June 21, 2010
With temperatures stuck in the 90s, just the thought of wading creeks or combing schoolyards would make most people wilt. But 22 teachers in grades K-12 from across Georgia and north Florida not only think it’s great, they competed with dozens of other teachers to do it. They are the 2010 class for the Oxford Institute for Environmental Education, which took place June 7–18 at the Oxhouse Science Center, the science field station of Oxford College.
Now in its 19th year, OIEE teaches the basic principles of ecology in terrestrial and aquatic ecosystems, and teachers leave brimming with ideas on how to apply such knowledge to their lesson plans. One OIEE specialty is leading the participants in developing a schoolyard investigation plan or SYIP, a method in which teachers look to their own school’s grounds for places to demonstrate environmental lessons. Entomology, botany, geology are just a few of the areas that teachers come to realize have applications literally in their own backyard.
“OIEE has changed my perspective,” says Jody Davis, third-grade teacher at Atlanta’s Mary Lin Elementary School, a partner with Emory through the Roots and Shoots organization. “It has helped me see things through the lens of science.” She and second-grade teacher Posey Arillo are third-generation attendees from the Mary Lin faculty. Arillo concurred with the changed perspective and added, “It helps me understand science-minded children and how they see the world. That’s a gift that is not always rewarded in the normal realm of gifted education.”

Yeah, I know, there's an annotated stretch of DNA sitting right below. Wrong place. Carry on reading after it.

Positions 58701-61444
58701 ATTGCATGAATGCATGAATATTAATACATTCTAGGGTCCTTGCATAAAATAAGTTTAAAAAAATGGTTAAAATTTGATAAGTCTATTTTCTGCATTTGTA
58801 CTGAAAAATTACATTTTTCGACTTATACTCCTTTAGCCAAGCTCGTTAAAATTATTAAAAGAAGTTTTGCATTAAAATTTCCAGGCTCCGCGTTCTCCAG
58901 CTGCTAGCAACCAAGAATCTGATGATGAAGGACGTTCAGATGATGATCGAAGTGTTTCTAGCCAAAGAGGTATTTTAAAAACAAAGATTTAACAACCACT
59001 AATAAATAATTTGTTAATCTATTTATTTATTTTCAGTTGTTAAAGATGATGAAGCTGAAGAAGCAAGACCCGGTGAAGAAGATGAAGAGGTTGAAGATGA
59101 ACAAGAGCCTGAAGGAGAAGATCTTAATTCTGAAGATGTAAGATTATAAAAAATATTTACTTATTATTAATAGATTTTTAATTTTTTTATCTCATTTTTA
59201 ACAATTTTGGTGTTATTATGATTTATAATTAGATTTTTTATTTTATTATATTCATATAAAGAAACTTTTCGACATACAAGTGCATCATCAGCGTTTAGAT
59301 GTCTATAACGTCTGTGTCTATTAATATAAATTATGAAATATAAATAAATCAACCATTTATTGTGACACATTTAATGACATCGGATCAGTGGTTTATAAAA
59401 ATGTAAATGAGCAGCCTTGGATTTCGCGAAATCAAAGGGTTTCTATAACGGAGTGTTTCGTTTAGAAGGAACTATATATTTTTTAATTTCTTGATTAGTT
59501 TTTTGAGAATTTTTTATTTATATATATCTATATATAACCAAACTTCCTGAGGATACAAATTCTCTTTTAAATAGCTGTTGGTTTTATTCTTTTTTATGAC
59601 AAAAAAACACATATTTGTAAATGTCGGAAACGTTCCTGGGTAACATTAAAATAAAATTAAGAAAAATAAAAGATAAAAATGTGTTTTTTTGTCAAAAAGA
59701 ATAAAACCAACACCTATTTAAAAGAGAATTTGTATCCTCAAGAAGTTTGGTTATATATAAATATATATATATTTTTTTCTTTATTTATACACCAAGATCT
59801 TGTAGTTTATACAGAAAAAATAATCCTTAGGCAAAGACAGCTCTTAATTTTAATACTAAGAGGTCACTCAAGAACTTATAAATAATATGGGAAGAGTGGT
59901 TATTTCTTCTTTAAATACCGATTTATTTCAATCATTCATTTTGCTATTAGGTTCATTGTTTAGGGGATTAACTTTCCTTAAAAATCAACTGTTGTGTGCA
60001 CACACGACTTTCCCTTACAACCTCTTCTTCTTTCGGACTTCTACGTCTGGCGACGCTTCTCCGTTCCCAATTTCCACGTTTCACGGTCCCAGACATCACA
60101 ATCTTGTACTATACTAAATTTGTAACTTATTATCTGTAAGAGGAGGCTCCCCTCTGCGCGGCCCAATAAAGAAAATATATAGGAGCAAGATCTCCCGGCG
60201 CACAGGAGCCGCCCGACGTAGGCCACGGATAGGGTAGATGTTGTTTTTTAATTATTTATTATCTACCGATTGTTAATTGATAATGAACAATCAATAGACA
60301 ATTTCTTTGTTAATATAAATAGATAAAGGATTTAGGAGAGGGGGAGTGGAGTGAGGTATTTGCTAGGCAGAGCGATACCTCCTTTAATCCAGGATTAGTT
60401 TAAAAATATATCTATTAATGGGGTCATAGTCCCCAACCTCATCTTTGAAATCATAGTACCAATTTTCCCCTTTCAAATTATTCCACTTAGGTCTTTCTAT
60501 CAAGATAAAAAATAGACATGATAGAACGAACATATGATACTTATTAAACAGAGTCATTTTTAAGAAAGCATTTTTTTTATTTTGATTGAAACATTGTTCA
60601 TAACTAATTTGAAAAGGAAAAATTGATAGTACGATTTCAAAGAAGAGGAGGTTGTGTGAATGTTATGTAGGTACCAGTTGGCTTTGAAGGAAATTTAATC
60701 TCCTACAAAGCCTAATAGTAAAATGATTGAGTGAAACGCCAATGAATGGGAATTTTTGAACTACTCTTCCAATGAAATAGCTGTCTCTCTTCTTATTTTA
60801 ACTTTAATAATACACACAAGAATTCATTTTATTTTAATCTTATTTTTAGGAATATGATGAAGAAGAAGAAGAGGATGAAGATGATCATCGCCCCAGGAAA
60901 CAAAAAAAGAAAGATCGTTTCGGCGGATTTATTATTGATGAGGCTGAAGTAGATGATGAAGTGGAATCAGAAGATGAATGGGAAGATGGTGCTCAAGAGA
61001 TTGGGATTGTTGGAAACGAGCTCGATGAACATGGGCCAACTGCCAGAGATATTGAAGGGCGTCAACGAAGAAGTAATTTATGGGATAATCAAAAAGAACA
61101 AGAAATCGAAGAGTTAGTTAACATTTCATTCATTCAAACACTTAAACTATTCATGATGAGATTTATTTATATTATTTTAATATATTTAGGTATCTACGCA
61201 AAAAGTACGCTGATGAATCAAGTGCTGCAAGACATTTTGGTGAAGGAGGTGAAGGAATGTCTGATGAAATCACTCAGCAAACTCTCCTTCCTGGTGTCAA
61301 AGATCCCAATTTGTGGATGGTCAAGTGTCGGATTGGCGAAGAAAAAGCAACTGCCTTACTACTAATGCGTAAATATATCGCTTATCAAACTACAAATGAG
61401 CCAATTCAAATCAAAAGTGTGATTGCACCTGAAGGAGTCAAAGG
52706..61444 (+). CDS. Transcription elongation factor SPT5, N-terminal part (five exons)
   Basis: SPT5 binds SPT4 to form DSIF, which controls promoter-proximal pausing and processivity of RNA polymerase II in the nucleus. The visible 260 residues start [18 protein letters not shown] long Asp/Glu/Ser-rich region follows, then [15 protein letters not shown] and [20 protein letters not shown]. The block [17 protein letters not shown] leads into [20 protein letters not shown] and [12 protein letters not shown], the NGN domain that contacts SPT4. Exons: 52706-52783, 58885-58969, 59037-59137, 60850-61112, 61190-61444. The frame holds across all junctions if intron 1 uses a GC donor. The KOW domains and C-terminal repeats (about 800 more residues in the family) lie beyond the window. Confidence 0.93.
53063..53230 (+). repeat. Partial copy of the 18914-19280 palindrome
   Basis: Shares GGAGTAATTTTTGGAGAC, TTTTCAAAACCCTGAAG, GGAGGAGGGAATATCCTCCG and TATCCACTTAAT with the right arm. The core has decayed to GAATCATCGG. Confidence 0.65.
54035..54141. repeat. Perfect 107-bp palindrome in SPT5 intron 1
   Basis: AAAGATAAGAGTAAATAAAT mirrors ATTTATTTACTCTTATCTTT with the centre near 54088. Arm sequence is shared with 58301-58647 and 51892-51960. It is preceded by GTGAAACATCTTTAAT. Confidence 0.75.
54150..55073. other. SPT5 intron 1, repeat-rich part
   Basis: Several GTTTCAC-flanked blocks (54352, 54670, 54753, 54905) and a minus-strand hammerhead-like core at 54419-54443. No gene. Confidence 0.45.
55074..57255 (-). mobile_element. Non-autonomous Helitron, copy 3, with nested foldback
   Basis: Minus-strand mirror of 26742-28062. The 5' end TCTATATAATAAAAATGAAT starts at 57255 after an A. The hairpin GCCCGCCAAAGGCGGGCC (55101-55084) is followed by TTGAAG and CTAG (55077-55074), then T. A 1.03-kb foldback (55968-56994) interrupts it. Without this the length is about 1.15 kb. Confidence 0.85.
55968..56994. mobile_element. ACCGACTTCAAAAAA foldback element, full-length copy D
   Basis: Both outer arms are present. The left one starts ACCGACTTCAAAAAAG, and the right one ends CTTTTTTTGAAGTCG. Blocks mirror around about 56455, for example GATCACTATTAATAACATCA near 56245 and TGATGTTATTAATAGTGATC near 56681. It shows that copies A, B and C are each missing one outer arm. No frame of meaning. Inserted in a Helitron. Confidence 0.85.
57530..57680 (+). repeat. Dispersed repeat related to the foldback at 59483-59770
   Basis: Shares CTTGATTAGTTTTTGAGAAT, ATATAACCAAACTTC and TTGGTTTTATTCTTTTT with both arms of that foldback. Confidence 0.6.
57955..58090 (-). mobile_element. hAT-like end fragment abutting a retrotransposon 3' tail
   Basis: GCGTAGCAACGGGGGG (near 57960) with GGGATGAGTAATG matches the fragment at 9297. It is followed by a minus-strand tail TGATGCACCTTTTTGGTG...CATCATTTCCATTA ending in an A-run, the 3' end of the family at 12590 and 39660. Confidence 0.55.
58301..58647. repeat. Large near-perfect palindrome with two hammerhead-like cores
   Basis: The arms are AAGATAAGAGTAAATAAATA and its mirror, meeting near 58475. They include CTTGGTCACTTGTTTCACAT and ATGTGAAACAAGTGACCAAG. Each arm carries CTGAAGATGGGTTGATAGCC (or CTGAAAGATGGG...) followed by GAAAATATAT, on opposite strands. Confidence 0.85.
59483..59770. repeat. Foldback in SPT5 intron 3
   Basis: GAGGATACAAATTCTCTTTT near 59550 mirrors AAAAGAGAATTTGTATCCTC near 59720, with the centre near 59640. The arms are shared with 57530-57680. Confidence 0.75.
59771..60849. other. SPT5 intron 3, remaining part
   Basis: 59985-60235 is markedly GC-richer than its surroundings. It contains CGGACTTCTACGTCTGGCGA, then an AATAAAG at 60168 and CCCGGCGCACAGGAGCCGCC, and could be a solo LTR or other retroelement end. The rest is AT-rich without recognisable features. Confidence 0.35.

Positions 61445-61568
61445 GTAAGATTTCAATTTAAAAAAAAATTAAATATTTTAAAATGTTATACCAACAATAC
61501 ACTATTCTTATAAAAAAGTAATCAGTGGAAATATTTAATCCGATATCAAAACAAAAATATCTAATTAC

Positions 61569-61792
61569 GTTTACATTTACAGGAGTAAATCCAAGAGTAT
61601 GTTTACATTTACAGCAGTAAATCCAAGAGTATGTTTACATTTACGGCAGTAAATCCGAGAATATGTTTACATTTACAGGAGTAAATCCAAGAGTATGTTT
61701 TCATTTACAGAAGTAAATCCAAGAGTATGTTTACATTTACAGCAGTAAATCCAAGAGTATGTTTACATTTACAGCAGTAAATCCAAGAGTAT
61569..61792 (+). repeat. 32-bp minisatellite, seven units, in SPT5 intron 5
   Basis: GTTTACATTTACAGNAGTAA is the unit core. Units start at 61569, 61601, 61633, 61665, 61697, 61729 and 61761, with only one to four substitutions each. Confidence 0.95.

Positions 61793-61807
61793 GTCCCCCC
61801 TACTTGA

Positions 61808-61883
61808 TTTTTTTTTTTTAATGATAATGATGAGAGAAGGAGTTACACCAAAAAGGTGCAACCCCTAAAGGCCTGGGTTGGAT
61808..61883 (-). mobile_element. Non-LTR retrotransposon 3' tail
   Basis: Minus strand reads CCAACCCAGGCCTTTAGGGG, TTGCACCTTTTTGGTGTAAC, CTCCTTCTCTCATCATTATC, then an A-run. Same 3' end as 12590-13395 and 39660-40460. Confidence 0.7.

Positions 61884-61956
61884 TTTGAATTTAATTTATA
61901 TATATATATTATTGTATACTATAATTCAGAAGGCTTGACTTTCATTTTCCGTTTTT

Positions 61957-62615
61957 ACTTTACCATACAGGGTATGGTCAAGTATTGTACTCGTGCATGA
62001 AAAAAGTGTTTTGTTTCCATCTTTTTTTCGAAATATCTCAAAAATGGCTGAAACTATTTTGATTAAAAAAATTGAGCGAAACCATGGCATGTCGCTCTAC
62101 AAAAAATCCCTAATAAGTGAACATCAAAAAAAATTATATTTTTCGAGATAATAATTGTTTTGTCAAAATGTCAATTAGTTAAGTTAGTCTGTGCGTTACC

Davis and Arillo also say that OIEE has left a positive stamp on Mary Lin. Former OIEE attendees from the school have enhanced Mary Lin’s outdoor education habitat with their SYIPs, installing urban gardens and a Monarch butterfly way station.
An unexpected benefit that Davis and Arillo also noted was the opportunity to work alongside high school teachers, most of whom teach science or math exclusively. Daily contact through OIEE creates an exchange that helps both groups understand the jargon and challenges of the other, and all participants benefit from the instruction of veteran faculty from the Oxford biology department.
The two weeks of OIEE include frequent forays away from Oxhouse; the most popular is what has come to be known as “Creek Day” on Bear Creek in southern Newton County. Participants seine the creek and go through aquatic-life and floral identification exercises with Oxford’s Steve Baker, a fisheries biologist; Eloise Carter, whose expertise is botany; and Theodosia Wade, environmental-science specialist.
Since it was founded in 1992, OIEE has trained more than 300 teachers. Considering the extended reach of those individual teachers in toto, OIEE has had an impact upon thousands of students. Though environmental concern is global, making an impact begins on the local level.
OIEE’s success has been recognized by the National Awards Council for Environmental Sustainability and the Georgia Wildlife Federation.